Money, Money, Money

It’s all about the money. Follow the money. Show me the money. American elections have always been about the money and who has the most. The system has made it very expensive requiring candidates to spend massive amounts of time courting millionaires and corporations to donate to their campaigns. Senator Bernie Sanders raised millions with small donors and a populist message. People liked him, they really liked him but no enough to get him the Democratic nomination. (And, no, the DNC didn’t fix the primaries. Sen. Sanders had lost the primary in April, a month before the DNC e-mail exchange. That is not to say that those e-mails weren’t disgusting and revealed a bias that, unfortunately, is not without precedent.) From that experience, we can actually say that money isn’t everything but it sure helps.

Since the Supreme Court rules that corporations are people with, the misnamed imo, Citizens United the flood gates of corporate money have opened. It is still illegal for candidates to accept money from foreign donors. Many watch dog groups have wondered how, with so many multinational corporations, campaigns would keep out foreign money. Up until now, there has been no evidence that foreign money has poured into campaigns. In a four part series, Foreign Influence at The Intercept by Lee Fang and Jon Schwarz, documents have been discovered that reveals a Chinese national couple donated over one million dollars to former Florida Gov. Jeb Bush’s 2016 presidential campaign and received advise from a Republican lawyer, Charlie Spies.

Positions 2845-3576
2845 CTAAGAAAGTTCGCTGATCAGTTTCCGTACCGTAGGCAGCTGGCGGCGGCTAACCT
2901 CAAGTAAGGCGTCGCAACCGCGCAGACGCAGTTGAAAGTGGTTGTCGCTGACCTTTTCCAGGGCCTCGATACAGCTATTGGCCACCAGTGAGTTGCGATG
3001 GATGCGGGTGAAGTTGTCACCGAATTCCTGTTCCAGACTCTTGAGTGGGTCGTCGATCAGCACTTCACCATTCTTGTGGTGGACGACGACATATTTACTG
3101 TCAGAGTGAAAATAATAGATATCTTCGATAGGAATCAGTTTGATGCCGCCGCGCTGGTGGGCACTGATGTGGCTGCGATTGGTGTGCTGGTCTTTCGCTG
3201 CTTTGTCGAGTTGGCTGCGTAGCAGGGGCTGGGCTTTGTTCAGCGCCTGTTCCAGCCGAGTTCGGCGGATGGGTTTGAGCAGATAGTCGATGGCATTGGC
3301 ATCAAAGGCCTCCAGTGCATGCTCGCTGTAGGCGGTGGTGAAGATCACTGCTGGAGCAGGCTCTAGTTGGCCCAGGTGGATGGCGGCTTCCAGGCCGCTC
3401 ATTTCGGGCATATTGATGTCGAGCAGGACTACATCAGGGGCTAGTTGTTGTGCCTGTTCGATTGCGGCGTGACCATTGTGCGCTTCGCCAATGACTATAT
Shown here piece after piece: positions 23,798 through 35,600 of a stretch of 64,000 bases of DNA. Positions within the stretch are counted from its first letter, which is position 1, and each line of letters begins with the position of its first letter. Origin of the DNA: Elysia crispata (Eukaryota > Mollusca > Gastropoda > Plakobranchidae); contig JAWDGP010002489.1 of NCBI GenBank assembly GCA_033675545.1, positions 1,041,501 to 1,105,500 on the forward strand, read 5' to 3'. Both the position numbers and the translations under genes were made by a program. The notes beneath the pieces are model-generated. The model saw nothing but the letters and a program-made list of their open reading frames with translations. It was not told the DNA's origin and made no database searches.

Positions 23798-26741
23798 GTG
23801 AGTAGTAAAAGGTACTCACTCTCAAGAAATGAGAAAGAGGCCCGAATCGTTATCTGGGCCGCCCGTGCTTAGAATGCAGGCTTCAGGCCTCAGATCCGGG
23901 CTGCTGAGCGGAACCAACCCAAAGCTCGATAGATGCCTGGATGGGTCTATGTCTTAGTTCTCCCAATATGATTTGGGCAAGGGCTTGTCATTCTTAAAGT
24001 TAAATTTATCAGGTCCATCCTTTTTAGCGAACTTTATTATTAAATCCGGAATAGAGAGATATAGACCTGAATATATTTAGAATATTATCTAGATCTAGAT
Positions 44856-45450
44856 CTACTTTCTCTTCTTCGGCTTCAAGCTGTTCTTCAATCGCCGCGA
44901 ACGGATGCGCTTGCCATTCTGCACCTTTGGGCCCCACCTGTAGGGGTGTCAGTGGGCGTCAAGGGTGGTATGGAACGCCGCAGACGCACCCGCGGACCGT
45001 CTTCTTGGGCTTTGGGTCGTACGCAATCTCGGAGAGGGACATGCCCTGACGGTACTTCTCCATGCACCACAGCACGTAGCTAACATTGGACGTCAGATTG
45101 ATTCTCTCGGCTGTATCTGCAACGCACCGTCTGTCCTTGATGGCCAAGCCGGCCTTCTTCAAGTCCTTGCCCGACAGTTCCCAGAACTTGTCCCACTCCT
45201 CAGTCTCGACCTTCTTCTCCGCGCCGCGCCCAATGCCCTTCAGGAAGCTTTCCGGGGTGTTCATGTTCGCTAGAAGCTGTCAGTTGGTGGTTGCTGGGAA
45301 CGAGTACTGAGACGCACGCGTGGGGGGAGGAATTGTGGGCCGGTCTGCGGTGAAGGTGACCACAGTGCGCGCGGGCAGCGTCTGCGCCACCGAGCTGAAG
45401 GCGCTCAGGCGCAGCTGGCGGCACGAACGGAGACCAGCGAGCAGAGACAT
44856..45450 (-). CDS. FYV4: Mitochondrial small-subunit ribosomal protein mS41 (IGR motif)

The Intercept has determined that a corporation owned by a Chinese couple made a major donation to Jeb Bush’s Super PAC Right to Rise USA — and it did so after receiving detailed advice from Charlie Spies, arguably the most important Republican campaign finance lawyer in American politics.

As Robert Weissman, president of the nonprofit advocacy organization Public Citizen, said, “We know that Citizens United opened the door for foreign money to influence U.S. elections. This case appears to be the first instance in federal elections where the money trail is clear and documentable from publicly available records.”

Spies presented his advice in a memo, obtained by The Intercept, which he prepared for Right to Rise USA, where he served as treasurer and general counsel. “We conclude,” he wrote, “that a domestic subsidiary corporation may now directly contribute to a Super PAC in connection with a federal election.”

The Spies memo was dated February 19, 2015. One month later, American Pacific International Capital Inc., a California corporation owned by Gordon Tang and Huaidan Chen, a married couple who are citizens of China and permanent residents of Singapore, made a $1 million donation to Right to Rise USA. APIC subsequently gave the group an additional $300,000, its total donation of $1.3 million making APIC one of the Bush Super PAC’s largest contributors.